Kevin tells the story here. Remarkably, the lawyers representing Chevron in its long-standing series of disputes with Ecuador issued a subpoena for information from Kevin’s Gmail account. Their only apparent reason for doing so was Kevin’s commentary on the case at Opinio Juris. Due to the ACLU’s intervention on Kevin’s behalf the subpoena request was dropped, but it is quite remarkable to see how the (overzealous?) lawyers for a party to a dispute used judicial process to such effect and did so without providing any justification, thus creating the impression that they did so in order to suppress academic commentary adverse to the interests of their client.

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More Than Trivial: Dissent as Design Element

Published on September 27, 2012        Author: 

Jeffrey L. Dunoff (left) is Professor of Law and Laura H. Carnell Chair at Temple University.

Mark A. Pollack (right) is Professor and Jean Monnet Chair  in the Department of Political Science at Temple University.

Kudos to Dapo for triggering an entertaining and informative set of posts (also here, here and here)about the use of dissents in international courts.   The exchanges on this topic unearthed many little-known practices and long-forgotten cases. More importantly, we believe, these posts raise a deeper set of questions about the causes and consequences of dissent that international lawyers have paid insufficient attention to.

One puzzle is why international courts show such great variation in the use of dissents; ECJ opinions never have dissents, ICJ opinions are regularly accompanied by dissents, and WTO dispute reports rarely have dissents – although this norm has been evolving in recent years.  The puzzle only deepens when we consider the rationales offered to explain these varied practices. Dissent at the ICJ is frequently justified on the grounds that it helps to preserve judicial independence.  In Judge Huber’s words, dissents serve as “a guarantee against any subconscious intrusion of political considerations, and the judgments were more likely to be given in accordance with the real force of the arguments submitted.”  Ironically, however, in the ECJ context, it is the absence of dissent that is thought to preserve judicial independence, as a single collegiate opinion is said to shield judges from national political pressures. How can it be that the presence and the absence of dissent both enhance judicial independence?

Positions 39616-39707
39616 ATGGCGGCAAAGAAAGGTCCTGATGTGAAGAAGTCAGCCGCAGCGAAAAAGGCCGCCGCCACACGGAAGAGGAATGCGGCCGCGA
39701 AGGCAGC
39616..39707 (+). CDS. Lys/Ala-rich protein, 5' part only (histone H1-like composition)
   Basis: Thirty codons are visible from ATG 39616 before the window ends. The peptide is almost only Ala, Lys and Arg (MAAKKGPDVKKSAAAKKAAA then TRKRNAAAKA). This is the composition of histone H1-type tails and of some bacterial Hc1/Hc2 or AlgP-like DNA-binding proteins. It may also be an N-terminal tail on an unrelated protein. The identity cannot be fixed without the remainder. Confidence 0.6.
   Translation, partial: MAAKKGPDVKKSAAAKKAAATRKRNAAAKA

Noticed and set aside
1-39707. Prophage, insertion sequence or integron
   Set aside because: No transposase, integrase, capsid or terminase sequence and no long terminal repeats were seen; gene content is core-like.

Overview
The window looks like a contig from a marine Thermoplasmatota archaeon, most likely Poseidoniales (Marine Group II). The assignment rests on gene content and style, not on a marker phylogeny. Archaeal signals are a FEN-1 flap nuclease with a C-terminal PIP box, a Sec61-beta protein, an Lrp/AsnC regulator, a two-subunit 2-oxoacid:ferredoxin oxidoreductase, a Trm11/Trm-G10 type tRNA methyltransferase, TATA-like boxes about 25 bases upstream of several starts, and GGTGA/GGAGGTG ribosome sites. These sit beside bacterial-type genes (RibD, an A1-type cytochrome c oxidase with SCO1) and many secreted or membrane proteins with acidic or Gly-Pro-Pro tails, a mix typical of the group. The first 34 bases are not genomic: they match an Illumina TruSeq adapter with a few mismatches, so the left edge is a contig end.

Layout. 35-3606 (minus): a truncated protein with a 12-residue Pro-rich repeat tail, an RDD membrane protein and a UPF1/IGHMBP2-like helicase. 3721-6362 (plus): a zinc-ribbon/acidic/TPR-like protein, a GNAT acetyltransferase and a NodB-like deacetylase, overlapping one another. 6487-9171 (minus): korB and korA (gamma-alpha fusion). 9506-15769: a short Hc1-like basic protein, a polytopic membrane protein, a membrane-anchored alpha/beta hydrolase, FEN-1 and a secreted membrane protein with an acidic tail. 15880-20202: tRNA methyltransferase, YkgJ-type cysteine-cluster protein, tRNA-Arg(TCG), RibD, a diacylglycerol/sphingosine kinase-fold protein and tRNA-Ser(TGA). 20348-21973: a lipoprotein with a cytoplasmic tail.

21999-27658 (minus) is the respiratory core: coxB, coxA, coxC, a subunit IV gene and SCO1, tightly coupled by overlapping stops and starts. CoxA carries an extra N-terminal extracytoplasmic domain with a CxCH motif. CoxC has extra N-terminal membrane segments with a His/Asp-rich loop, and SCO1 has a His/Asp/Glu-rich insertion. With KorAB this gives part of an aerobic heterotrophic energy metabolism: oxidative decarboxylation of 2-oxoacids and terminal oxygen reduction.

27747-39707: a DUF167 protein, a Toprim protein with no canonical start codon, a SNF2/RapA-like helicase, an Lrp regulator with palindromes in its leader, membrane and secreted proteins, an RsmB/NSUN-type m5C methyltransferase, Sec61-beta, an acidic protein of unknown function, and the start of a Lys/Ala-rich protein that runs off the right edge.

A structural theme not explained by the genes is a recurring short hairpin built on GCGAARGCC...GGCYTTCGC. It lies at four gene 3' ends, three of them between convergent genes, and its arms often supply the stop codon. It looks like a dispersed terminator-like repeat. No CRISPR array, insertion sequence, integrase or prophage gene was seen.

More fundamentally, what factors drive the decision by states to allow or prohibit dissents in the statutes of international courts, as well as the subsequent decisions by judges to issue dissents or refrain from doing so?  And, what consequences flow from international judicial dissents, for judicial independence, collegiality, and the development of law? Read the rest of this entry…

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Mutual legal assistance, Boston College, and tales from the Troubles